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Responsibility reporting is part of company’s everyday activities

Tuulia Syvänen | 05.12.2014

Corporate responsibility, social responsibility or sustainability - a dear child has many names. Corporate responsibility and the related objective of transparency has become an established part of large and medium-sized companies’ business. A corporate responsibility report is one of the most significant means of describing the impacts of a company on the environment, society, economy and increasing transparency in the company’s administration.

Reporting provides companies and their stakeholders, such as investors and consumers, with information about the positive and negative environmental and social impacts. Reporting, collecting data and figures is, however, not sufficient. It’s important what figures and information the company publishes, what themes its responsibility report covers and how it describes its challenges and even failures. Transparency and concrete actions to mitigate negative impacts are an essential part of high quality reporting.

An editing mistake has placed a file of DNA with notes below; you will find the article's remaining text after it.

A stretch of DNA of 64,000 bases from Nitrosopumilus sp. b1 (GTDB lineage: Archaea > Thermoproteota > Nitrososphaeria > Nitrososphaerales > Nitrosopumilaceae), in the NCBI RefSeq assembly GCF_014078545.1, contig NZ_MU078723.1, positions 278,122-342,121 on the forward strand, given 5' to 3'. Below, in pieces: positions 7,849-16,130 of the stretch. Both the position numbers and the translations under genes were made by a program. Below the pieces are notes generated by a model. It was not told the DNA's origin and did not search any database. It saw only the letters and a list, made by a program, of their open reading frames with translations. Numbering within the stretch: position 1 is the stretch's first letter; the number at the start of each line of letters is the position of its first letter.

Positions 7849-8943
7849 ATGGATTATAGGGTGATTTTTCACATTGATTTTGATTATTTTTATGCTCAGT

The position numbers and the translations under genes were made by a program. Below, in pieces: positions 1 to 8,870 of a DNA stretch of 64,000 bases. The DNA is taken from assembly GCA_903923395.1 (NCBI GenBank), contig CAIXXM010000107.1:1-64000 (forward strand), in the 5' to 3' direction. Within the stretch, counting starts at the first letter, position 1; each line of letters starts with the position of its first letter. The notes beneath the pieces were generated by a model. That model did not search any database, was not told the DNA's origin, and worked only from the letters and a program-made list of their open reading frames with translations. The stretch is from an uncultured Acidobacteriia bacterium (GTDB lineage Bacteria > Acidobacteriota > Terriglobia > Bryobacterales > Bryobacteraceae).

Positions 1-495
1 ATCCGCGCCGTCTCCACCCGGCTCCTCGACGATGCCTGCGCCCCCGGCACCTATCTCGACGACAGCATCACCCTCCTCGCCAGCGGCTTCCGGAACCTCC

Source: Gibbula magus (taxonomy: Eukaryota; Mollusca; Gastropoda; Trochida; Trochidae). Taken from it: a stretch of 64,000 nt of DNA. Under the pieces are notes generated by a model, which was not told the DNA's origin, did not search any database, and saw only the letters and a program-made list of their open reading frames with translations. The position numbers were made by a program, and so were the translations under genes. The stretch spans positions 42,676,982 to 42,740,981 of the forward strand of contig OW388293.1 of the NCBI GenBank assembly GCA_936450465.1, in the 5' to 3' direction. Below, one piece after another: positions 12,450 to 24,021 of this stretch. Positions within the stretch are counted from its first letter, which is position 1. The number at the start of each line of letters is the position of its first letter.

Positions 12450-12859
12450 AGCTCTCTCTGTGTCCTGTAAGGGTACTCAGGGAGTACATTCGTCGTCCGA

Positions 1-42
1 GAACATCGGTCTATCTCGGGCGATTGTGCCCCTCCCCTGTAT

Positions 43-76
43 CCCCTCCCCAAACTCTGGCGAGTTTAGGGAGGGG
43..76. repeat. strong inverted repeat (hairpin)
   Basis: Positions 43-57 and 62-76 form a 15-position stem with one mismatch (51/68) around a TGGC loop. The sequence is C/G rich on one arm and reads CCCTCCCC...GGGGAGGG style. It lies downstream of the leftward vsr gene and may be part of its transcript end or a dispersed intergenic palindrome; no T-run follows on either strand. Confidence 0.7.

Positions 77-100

Corporate responsibility reporting is a process whose value is much higher than the annual publication of a report. The reporting process provides the company with valuable information about where its challenges and opportunities lie and what to pay attention to from the viewpoint of risk management. Significant information includes, for example, the risk of child or forced labour or other human rights issues in the company’s operations or subcontractor chain.

Information collected during the reporting process also provides precious data to the company management and board of directors, and a smart company embeds responsibility in the purchasing chain, strategic planning, remuneration systems, and board discussions.

Global Reporting Initiative publishes the responsibility reporting guidelines which are the most widely used across the world. The new G4 version of the guidelines places an emphasis on defining the major impacts of operations together with stakeholders and reporting on them. The guidelines also include reporting on the impacts of the subcontractor chain, which may be challenging but very material when studying the social and environmental impacts of retail trade, for example. Since 1997, GRI has also provided indicators for climate change and greenhouse emissions.  



The author Tuulia Syvänen is Chief of Staff at Global Reporting Initiative GRI. Further information available at .

Kesko’s Corporate Responsibility Report has been prepared in line with the G4 guidelines.

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